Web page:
It’s been a long road for Dorian A Rock Musical. Following a gala performance at London’s Café Royal, it was due to open at The Other Palace back in March 2020, was twice postponed due to lockdown and finally cancelled altogether when the theatre was put on the market. Undeterred, however, Ruby in the Dust turned their attentions to producing a filmed version to be streamed online, which has allowed the show to finally reach audiences this weekend.
Taking Oscar Wilde’s classic story and giving it a modern twist, the production introduces us immediately to Dorian (Bart Lambert), a young man trying to shake off the scandalous circumstances of his birth and find love and acceptance in an unfamiliar world. Painter Basil Hallward (Lewis Rae), infatuated with the young man, offers to paint his portrait – a proposal that ultimately throws Dorian into the path of the dangerous, charismatic record producer Lord Henry (John Addison). Excited by the hedonistic world of rock stardom that Henry shows him, and troubled by the thought that the portrait’s beauty will mock him as he ages, Dorian offers his soul in exchange for eternal youth. As the years pass, the painting will reflect his true nature, while Dorian himself will remain young and beautiful forever – but the deal fails to bring him the fulfilment he so desperately craves.
Among a number of strong performances, Bart Lambert proves a great choice to play Dorian, capturing both the innocence and the ignorance of youth, and really taking us on a journey with the character. His cruel disdain for both Basil and Sybil Vane (Fia Houston-Hamilton) is painfully believable, but so too is his desperate cry following Sybil’s death that he wants to “be good”. John Addison, Lewis Rae and Fia Houston-Hamilton stand out as three very different representations of love in Dorian’s search for perfection, and there’s great work too from Johanna Stanton as the unhappy Lady Henry.
As a filmed production, the show works well enough, although I hope it does eventually make it to a live stage so that audiences can experience first hand the atmosphere that the team have evidently worked hard to create. Dorian was filmed as an immersive production, and as an audience member it’s hard to immerse yourself fully when there’s a screen in the way. That said, there are moments that capture us even at a distance – the opening number, in which Dorian mourns for his long-lost mother, is a good example – and reveal the show’s potential should a live performance be possible one day. The themes and language of the source material are well incorporated in Joe Evans’ music, and Linnie Reedman’s script makes Wilde’s story accessible to a 21st century audience without over-simplifying it – there are certainly a number of unanswered questions as the final credits roll, though whether this is deliberate or not is unclear.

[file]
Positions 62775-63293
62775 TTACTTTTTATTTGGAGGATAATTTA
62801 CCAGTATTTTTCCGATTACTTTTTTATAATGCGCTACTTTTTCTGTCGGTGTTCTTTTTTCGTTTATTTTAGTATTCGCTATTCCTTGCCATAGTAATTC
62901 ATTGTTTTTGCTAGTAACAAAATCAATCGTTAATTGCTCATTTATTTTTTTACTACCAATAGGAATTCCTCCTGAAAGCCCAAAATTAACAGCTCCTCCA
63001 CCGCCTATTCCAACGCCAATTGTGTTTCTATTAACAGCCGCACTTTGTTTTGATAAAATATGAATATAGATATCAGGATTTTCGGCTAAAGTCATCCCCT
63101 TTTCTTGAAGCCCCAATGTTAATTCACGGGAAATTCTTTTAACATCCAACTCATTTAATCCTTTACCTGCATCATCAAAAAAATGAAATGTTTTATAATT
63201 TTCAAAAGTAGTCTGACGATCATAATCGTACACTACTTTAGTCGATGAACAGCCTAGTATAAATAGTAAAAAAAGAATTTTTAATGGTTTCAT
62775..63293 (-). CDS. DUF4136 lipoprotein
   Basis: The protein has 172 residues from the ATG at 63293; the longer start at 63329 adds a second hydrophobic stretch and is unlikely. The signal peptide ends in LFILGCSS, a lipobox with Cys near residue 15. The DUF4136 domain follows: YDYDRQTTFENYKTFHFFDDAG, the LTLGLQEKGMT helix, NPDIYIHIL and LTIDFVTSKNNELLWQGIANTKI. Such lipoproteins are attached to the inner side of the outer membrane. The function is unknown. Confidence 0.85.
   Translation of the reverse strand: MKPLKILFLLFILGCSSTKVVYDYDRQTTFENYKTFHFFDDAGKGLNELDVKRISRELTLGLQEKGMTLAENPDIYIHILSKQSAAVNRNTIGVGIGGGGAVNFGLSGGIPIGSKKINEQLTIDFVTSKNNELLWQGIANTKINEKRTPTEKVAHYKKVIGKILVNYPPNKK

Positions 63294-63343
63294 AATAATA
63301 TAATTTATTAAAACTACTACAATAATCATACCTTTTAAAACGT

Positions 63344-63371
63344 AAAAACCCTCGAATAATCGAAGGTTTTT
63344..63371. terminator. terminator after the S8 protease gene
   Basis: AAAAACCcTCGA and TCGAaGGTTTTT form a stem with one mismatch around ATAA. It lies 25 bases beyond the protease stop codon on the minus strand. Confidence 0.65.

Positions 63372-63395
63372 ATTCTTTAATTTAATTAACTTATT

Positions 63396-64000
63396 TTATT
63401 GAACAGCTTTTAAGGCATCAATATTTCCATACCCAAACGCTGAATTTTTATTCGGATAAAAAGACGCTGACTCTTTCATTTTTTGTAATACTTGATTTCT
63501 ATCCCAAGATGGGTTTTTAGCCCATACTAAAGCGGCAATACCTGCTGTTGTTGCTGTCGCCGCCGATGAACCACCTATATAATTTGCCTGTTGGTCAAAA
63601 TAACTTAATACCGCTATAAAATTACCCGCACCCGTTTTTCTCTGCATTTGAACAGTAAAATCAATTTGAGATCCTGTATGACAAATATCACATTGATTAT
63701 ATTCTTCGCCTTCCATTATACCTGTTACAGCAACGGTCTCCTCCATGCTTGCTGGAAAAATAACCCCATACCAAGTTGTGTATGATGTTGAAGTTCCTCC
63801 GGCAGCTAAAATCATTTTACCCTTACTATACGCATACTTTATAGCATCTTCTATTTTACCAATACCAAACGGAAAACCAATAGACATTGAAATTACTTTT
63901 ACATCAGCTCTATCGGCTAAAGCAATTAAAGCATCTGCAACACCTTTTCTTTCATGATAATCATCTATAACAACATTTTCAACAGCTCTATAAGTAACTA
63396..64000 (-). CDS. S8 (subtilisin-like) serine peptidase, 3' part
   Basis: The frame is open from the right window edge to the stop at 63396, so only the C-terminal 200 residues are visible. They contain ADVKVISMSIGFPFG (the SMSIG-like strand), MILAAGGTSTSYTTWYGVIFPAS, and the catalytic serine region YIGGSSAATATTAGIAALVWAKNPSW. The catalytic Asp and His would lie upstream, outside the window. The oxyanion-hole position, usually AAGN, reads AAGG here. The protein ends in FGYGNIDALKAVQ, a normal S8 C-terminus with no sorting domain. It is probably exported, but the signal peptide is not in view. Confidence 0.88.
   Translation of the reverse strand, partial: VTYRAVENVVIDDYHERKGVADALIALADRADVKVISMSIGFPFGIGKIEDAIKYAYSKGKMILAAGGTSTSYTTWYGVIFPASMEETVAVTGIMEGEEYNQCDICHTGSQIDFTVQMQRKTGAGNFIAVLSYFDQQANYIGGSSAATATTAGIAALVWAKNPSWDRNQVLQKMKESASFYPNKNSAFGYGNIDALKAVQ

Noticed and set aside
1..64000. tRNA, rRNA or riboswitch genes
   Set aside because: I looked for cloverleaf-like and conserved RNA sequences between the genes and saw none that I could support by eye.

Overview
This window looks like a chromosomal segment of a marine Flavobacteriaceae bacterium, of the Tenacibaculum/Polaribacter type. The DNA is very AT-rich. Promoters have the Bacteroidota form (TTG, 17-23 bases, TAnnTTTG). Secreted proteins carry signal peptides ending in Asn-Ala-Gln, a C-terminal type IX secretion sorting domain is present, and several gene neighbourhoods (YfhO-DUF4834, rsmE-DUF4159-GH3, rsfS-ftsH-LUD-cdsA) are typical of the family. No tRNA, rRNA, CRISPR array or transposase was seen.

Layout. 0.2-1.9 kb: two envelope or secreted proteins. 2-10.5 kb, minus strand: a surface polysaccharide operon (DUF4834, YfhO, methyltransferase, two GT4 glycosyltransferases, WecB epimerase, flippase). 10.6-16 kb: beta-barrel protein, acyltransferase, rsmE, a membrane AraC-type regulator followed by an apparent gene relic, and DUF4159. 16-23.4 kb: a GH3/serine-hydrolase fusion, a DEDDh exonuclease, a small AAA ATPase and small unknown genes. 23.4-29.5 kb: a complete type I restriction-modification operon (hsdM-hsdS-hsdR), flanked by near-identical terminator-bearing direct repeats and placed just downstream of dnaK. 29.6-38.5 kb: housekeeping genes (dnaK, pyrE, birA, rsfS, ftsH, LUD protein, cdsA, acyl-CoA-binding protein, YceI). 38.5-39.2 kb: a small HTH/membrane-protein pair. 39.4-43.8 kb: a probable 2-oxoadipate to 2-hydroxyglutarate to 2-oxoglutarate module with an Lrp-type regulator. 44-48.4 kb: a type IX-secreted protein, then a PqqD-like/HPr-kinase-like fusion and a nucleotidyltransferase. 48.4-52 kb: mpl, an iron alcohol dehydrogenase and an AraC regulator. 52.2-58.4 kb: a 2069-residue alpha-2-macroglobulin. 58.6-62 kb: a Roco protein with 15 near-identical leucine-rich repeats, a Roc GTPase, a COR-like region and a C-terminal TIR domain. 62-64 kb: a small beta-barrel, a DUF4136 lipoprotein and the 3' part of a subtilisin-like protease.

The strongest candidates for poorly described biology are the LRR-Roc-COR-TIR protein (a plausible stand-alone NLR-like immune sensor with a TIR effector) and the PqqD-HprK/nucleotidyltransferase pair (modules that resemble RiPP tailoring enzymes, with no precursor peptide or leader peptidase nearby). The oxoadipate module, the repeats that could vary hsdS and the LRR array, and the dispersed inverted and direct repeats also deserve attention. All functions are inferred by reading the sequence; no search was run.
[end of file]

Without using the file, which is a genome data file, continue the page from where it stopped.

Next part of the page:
On the whole, Dorian is a creative take on a well-known story, and while this format doesn’t entirely do it justice, given everything that’s happened up to this point, just getting it to audiences at all is an achievement that’s worthy of recognition. With strong input on all sides from cast and creatives, hopefully this isn’t the end of the road for this promising production.
Dorian A Rock Musical is available to watch online at Stream.Theatre until 12th August.